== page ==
Similar scenes played out across Texas as thousands of people who stayed behind, like Martin Carrel, lined up for water and ice from aid organizations after the storm passed through. Carrel's family evacuated.

"Everything in here was just floating," he told "Good Morning America." "The washer and drier [were] upside-down."

Finally, he called his family to tell them the bad news.

"It don't look good back at home. We've lost everything," he said over the phone.

On the heels of deaths, floods and power outages, authorities resumed a massive search and rescue operation Monday morning. Rescue workers kicking through the debris said they too were undernourished and unable to get water and food.

Some 3.8 million customers in five states are still without power, according to the Department of Energy, and thousands have been stranded in their homes or in shelters. Officials estimate that it could be a month before power across the city of Houston is restored.

Ike's 100 mph winds and 16 inches of rain hit the Texas coast Saturday morning. The storm's surge -- a nearly 13-foot wall of water -- was much lower then had been predicted but still more then enough to put most of Galveston underwater, obliterate thousands of homes, and rain sheets of glass shards down on the streets of Houston, the nation's fourth largest city. Most of Houston remains without power today.

Authorities estimate that 140,000 people ignored mandatory evacuation orders; despite having to deal with flooded streets and houses, officials have rescued 2,000 people and several stranded pets so far. The air space from Houston to Galveston was closed for most of the day Sunday, allowing air traffic for rescue operations only.

During house-to-house searches in Galveston, about 1,500 people were found to be safe, according to ABC News affiliate KTRK. Five dead bodies were also found. Eleven looters were arrested, and one person was airlifted out of the area with hundreds of mosquito bites.

About 11 people were found inside the city's Flagship Hotel, which was severely damaged. They will be ordered out today, KTRK said. The main natural gas line to Galveston was also severely damaged.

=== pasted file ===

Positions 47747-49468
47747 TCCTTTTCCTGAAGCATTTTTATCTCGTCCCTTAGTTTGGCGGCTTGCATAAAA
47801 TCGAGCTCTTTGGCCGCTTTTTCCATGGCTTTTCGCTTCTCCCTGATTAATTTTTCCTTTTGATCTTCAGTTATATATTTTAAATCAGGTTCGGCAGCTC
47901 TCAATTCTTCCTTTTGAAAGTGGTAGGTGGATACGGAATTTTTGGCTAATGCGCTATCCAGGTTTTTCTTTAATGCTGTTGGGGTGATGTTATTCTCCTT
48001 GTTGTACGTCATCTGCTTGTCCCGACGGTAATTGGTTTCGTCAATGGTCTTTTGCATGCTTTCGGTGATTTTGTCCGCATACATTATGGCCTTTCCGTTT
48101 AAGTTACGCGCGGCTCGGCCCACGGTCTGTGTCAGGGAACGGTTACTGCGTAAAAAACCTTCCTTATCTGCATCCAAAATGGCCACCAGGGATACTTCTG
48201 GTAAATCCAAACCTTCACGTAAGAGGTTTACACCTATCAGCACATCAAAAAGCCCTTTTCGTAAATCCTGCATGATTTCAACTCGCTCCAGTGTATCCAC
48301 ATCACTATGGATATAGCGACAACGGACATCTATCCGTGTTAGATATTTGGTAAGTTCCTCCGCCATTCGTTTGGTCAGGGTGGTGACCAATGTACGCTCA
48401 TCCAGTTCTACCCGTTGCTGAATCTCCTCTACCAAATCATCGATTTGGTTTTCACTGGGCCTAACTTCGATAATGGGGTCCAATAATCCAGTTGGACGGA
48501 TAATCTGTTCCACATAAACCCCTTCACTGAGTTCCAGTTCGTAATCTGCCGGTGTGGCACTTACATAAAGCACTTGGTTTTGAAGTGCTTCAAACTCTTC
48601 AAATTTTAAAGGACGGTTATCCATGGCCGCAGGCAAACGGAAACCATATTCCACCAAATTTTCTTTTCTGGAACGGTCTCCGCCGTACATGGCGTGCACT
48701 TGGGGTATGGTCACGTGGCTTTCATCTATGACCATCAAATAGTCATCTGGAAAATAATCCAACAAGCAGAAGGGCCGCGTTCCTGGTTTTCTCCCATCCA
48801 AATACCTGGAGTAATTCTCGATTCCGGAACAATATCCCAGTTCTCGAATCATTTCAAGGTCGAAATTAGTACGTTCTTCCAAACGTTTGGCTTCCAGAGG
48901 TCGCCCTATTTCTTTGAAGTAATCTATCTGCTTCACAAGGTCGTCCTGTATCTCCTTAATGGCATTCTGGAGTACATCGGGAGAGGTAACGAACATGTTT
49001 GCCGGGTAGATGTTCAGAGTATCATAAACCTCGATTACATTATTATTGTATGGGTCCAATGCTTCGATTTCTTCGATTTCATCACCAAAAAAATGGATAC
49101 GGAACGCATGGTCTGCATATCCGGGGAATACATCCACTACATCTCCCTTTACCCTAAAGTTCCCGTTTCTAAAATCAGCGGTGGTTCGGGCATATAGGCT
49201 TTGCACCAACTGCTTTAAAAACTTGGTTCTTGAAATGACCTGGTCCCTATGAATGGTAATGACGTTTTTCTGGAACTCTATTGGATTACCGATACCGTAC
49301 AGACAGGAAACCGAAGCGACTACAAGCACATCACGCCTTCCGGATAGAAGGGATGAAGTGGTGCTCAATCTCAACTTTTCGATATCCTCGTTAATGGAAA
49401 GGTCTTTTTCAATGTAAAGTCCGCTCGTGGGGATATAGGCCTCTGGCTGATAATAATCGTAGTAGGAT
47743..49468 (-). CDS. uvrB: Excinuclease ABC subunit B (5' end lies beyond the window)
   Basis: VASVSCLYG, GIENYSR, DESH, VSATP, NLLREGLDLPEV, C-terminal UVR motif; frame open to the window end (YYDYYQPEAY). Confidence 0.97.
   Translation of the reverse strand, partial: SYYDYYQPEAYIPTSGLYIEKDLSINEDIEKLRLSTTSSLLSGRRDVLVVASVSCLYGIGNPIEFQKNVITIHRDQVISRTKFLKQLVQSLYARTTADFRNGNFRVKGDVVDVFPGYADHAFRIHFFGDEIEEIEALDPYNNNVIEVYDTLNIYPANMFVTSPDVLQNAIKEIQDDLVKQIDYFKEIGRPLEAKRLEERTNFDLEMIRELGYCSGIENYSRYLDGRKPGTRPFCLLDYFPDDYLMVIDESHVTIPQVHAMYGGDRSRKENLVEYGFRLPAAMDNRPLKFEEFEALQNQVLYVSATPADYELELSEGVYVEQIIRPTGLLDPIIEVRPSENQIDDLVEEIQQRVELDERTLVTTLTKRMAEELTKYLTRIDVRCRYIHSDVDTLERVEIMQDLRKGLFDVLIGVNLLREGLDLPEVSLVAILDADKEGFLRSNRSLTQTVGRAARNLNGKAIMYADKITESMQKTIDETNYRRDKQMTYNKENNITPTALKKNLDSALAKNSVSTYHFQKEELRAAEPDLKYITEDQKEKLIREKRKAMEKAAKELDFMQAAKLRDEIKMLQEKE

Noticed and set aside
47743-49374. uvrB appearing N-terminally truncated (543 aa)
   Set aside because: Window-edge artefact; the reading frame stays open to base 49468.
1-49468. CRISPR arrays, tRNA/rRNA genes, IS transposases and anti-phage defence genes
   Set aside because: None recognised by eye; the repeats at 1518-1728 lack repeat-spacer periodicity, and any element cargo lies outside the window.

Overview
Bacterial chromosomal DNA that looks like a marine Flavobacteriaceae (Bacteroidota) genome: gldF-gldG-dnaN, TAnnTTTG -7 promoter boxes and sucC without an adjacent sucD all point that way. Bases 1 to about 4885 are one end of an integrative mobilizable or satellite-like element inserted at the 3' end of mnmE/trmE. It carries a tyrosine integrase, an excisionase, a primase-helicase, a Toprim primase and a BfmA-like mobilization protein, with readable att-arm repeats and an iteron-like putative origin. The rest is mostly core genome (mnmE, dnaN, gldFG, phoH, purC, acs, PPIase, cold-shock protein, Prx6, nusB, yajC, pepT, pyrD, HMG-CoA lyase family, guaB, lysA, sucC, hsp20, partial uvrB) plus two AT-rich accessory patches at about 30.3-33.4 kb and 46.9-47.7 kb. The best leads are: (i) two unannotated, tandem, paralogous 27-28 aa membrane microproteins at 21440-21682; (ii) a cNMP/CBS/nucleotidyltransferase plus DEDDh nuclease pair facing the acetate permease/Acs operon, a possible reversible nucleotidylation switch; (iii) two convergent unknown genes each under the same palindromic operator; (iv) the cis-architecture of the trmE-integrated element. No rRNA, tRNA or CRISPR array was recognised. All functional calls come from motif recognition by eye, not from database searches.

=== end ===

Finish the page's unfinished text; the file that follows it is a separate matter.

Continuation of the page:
But Ike didn't just stop in Texas; the storm's wrath spread deep into the nation's midsection over the weekend, leaving at least 31 dead across eight states, most by flooding that followed heavy rains in Illinois, Indiana and Kansas.

Up and down the coast, beaches, seawalls and roads were washed away. Boats were tossed far inland, including a U.S. Navy ship that ended up sitting on the shores of the Bolivar Peninsula.

Insurers say their losses may go as high as $16 billion.

Repair crews from across the country are streaming in to restore electricity, which could take up to four weeks in some areas.

For that reason, many of the areas that evacuated are still not safe, according to city officials.

"We want our citizens to stay where they are," Galveston Mayor Lyda Ann Thomas told The Associated Press. "Do not come back to Galveston. You cannot live here at this time."

In Orange, Texas, Mayor Brown Claybar estimated about one-third of the city of 19,000 people was flooded, from 6 inches of water to 6 feet. One of the local cemeteries was flooded, causing caskets to float out of the ground, as they did during Katrina's aftermath. The mayor said that about 375 people who stayed behind during the storm had begun to emerge, some needing food, water and medical care.

In Houston, city officials instituted an overnight curfew from 10 p.m. until 7 a.m. that was in effect through Saturday morning. The city also issued a directive to boil water because of low pressure and to conserve supplies.

Evan Acuna was caught in a Texas motel, which was rocked by Ike about 3 a.m. Saturday.

"Half of the roof flew on top of me and my brother. And my sister who was sleeping next to my Dad -- she flew away," Acuna told "GMA." "My Dad grabbed her in the air and pulled her down."

"What we're trying to do is just survive here," Acuna continued.

The storm's fatal reach extended beyond Texas: Six people died in Louisiana, two in Tennessee, six in Indiana, three in Missouri, one in Arkansas and three in Ohio.

Gas prices in Texas and across the Southeast spiked this weekend as at least 14 oil refineries were shut down.

President Bush acknowledged that "there's going to be a pinch" in terms of the energy situation post-Ike.

"I'm confident there will be people that are very frustrated because their lives have been severely affected by this storm ," he said. "My message will be that we hear you and we'll work as hard and fast as we can to help you get your lives back up to normal. "

President Bush plans to visit the area Tuesday.

ABC News' Matt Hosford, Jason Ryan, Jennifer Duck and the Associated Press contributed to this report.